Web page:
Everything You Wanted to Know About Fire Pit & Fireplace Lava Rocks, Fillers

Chances are good that if you have seen a fire pit or gas fireplace lately, including your own, it has some lava rocks in it. But why?


If you have ever wondered what the purpose is for these fireplace lava rocks and other materials you see on firepits and sometimes even grills, then the following information can shed light on why they are so common as well as the benefits they can provide.


Why Use Fireplace Lava Rocks or Fillers?

The simplest reason that people use lava rocks and fillers in their fireplace is that they complete the appearance of a natural log fire. Log fires tend to generate lots of ash and embers. While these elements make cleanup more difficult, they do lend a large amount of charm, enhancing the aesthetic sense of warmth a fire can generate.


In a gas fireplace, having just flames coming out of a burner element may feel underwhelming by comparison. That is why so many companies have created simulated “gas logs” as well as lava rocks and fillers, which all help recreate the image of a typical log fire but with far less mess and no set-up time.


Lava rocks, for instance, help fill the visual space while giving gas flames a temperature resistant media to burn through and against. Fireplace filler does the same thing, but these “ashes” can get red hot just like coals, completing the illusion for your fireplace.


They also have a practical purpose in that they help heat spread and radiate more evenly, delivering a fire experience with fewer cold spots.


What Are Lava Rocks and Fireplace Filler Made Out Of?

Like their name states, lava rocks are made from actual lava. Volcanic eruptions spew out tons and tons of rock and ash into the sky. Basalt is one of the most common types of rocks ejected during an eruption, and it can take many forms based on how it cools.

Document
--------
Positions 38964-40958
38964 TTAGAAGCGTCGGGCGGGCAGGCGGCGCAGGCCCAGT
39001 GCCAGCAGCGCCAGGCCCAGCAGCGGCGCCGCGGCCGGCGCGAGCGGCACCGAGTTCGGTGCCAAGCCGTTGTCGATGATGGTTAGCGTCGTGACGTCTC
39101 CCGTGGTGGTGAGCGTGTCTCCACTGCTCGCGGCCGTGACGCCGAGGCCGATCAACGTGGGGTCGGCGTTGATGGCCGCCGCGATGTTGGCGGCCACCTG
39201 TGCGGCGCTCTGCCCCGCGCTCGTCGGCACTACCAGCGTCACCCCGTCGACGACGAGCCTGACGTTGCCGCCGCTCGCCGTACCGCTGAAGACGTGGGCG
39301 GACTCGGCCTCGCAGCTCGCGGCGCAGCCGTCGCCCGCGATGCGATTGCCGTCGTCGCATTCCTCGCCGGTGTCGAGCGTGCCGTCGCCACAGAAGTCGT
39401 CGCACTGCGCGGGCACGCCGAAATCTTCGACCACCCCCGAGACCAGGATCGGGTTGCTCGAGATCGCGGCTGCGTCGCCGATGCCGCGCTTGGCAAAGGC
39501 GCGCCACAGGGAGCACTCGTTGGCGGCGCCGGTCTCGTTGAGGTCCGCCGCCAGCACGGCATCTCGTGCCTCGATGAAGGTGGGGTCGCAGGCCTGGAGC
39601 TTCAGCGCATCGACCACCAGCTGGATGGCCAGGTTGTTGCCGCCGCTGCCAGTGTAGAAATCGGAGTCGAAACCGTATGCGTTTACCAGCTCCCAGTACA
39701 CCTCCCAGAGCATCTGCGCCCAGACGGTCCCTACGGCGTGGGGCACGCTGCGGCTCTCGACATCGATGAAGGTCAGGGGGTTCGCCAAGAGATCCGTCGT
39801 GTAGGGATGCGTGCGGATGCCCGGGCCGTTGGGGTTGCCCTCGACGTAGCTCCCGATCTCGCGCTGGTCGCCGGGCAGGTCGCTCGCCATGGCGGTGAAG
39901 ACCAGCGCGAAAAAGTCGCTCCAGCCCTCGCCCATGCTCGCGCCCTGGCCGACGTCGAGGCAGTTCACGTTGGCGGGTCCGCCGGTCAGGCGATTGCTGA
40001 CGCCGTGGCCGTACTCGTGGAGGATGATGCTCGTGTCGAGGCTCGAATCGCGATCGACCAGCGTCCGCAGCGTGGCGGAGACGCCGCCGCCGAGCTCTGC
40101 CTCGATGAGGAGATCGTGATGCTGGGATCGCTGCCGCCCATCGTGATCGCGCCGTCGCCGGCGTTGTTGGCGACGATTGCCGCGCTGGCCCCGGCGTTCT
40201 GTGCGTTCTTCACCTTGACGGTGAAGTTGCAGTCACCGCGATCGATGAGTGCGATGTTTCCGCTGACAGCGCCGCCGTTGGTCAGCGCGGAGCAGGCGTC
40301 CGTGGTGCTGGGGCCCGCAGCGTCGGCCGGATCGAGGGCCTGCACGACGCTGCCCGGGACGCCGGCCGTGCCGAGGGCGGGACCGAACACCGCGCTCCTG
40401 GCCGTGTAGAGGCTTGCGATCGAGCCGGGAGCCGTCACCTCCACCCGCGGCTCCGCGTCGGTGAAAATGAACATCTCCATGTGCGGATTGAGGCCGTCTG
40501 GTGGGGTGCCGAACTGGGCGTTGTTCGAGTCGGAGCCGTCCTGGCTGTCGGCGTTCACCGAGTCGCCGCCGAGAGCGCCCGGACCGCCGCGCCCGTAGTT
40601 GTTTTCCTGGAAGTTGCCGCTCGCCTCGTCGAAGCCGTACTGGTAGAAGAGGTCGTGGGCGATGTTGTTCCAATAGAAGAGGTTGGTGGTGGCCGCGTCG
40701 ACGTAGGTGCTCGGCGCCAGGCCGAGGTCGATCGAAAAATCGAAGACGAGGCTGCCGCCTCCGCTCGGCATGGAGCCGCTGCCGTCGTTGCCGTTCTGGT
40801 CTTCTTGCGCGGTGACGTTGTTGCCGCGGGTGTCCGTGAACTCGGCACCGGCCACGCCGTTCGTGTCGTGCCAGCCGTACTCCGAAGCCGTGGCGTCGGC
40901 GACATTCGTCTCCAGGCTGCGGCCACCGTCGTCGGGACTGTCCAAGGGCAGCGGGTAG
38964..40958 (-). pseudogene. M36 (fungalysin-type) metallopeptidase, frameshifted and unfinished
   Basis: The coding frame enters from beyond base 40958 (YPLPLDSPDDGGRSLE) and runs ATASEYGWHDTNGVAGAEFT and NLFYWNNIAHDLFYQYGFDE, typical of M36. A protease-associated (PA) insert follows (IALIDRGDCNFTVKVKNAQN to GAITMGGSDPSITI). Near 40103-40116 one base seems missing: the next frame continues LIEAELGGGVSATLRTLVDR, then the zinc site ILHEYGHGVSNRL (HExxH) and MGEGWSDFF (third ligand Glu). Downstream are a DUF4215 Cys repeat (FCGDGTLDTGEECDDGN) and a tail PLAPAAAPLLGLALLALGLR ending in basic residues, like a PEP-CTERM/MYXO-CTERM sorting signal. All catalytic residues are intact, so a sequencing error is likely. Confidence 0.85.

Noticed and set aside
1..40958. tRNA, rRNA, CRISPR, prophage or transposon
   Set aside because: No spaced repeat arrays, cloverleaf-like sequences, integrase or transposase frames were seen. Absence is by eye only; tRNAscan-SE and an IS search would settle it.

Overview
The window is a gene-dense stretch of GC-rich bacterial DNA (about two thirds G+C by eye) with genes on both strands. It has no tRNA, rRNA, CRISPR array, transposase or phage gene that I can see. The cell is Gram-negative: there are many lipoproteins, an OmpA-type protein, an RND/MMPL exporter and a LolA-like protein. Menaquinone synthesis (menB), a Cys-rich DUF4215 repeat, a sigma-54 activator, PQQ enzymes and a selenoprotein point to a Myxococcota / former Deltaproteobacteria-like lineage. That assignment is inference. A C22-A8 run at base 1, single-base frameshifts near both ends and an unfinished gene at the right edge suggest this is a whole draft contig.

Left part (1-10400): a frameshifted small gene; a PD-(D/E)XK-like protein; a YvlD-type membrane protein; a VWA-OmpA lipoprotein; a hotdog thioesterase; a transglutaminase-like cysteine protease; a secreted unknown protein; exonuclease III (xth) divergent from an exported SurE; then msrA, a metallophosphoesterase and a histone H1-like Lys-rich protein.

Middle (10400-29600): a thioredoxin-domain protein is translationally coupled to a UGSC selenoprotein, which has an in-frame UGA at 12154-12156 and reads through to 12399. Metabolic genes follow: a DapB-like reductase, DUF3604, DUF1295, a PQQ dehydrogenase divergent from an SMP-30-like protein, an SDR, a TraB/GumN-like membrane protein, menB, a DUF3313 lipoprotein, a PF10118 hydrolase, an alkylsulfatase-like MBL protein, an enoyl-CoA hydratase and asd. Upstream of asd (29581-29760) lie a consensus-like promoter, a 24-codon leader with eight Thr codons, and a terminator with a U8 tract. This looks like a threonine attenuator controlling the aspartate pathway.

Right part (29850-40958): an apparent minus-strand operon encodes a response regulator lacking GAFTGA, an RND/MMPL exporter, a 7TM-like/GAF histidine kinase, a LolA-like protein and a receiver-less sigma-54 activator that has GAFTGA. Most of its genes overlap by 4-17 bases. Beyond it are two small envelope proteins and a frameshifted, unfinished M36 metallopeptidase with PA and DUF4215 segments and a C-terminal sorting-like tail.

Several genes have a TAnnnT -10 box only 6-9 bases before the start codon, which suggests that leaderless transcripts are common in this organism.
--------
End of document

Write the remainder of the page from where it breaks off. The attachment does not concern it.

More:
Most products sold as “lava rocks” are vesicular basalts, says Washington University in St. Louis. This type of rock forms when air bubbles get trapped inside lava as it cools and expands. Highly vesicular basalt rocks are often called pumice, but they are more delicate than the rocks you would typically buy for your fireplace or garden.


Fireplace filler is commonly made of a material called vermiculite. Vermiculite has an amazing property where it expands, or “exfoliates,” many times its original size when heated under high temperatures. Despite having a fluffy appearance, this state allows vermiculite to be extremely resistant to high temperatures. You may notice this effect when fireplace filler glows, but somehow never gets burnt up or disintegrated.


What About Lava Rocks for Fire Pits?

Fire pits may actually benefit more from using lava rocks than an indoor fireplace would. In addition to providing aesthetic appeal, the rocks insulate the gas burner from wind, rain, cold and other elements. It also provides a mechanism for the flames to spread apart while giving the entire pit a more evenly spread heat.


Where to Find Fire Pit & Fireplace Lava Rocks

You can buy lava rocks, vermiculite and other accessories for your gas heating fixtures under Emberside’s accessories page.




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